The Sound Transmission Class (STC) is a single-number rating of a material’s or an assembly’s ability to resist airborne sound transfer at the frequencies 125-4000 Hz. In general, a barrier with higher STC rating blocks more noise from transmitting through a partition. The STC ratings allow accurate ‘apple to apple’ comparison of materials for soundproofing.

First of all knowing STC rating of a barrier helps to measure your expectation of what can be achieved when using various types of soundproofing materials.

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When building your home recording studio one of the important factors you have to deal with is the sound transmission. To determine their soundproofing quality materials are tested for sound transmission loss values, that can be measured, and rated in a single-number rating system – Sound Transmission Class (STC). The STC rating figure very roughly reflects the decibel reduction in noise that a partition can provide.

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Many people who are starting to set up their home recording studio often get confused on what is soundproofing, and what is acoustic treatment.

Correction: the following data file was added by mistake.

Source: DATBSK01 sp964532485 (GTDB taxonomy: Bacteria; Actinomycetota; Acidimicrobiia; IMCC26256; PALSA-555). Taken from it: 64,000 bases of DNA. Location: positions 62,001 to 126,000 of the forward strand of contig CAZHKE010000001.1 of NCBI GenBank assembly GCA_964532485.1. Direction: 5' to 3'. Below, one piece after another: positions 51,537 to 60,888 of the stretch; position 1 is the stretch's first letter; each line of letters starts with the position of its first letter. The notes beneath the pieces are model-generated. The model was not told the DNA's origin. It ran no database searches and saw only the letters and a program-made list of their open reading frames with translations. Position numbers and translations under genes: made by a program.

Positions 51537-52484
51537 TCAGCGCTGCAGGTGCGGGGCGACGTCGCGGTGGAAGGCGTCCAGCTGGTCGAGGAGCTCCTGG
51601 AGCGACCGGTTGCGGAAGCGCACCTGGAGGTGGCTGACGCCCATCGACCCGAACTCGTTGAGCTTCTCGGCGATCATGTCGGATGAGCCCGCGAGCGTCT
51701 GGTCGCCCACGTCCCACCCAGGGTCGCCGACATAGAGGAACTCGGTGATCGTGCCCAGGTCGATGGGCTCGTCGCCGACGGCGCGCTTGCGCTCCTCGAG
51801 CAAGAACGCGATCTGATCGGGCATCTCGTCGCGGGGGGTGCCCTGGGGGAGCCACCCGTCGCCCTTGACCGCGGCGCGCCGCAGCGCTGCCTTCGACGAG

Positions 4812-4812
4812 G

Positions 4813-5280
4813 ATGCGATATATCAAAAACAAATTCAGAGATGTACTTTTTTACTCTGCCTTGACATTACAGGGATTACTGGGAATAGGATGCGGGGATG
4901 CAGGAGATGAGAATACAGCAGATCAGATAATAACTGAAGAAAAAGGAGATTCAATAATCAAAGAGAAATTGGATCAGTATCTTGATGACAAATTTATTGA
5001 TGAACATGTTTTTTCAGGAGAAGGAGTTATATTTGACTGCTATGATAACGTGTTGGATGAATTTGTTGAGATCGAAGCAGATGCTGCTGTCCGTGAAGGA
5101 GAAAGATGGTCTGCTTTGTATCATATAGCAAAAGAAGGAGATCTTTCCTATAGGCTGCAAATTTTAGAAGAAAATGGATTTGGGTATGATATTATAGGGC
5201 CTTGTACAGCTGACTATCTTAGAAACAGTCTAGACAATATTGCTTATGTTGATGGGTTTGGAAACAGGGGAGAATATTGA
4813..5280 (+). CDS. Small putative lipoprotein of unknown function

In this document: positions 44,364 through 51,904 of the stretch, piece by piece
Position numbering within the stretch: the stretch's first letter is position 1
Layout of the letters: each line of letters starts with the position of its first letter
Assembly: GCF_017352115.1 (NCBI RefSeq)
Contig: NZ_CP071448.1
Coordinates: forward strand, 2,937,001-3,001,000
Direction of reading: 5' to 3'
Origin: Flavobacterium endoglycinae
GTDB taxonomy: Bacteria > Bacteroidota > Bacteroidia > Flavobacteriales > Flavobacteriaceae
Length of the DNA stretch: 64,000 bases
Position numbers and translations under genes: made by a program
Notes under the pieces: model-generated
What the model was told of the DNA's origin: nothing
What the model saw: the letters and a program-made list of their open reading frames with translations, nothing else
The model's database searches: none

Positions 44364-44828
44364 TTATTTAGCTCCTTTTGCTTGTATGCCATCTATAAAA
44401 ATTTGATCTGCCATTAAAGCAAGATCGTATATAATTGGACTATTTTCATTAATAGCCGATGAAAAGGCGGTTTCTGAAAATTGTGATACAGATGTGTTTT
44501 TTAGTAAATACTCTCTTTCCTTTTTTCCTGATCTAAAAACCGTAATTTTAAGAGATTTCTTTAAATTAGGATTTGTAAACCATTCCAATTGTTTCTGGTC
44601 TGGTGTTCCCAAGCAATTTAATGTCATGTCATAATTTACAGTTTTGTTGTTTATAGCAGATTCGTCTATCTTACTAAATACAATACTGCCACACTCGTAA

The materials and techniques used in soundproofing are very different from what needs to be used for acoustic room treatment. And, when you are preparing to set up your home recording studio, you need to understand the differences before shopping for soundproofing products. Understanding of basic principles of soundproofing will help you make right decisions, save you time and money, and a lot of headache down the road.

 

(more…)

When building a home recording studio or a vocal booth, it is important to understand the different approaches one needs to take when tackling soundproofing and acoustic room treatment of the recording space.

The first thing people do when they get into the audio recording business is purchase recording equipment. Instead, they should consider spending their money on things that don’t make a sound. If you are converting a closet into a voice over booth, building a DIY vocal booth in a garage or turning a bedroom into a recording studio, investing money into the room itself may be a very good idea.

It boils down to this: you need to take care of acoustics and/or soundproofing because if you don’t, you will have a problem – noise problems. Noise problems related to home studios and neighbors in attached houses. Noise caused by a flying jet or lawn mower. Noise from family members or the dog.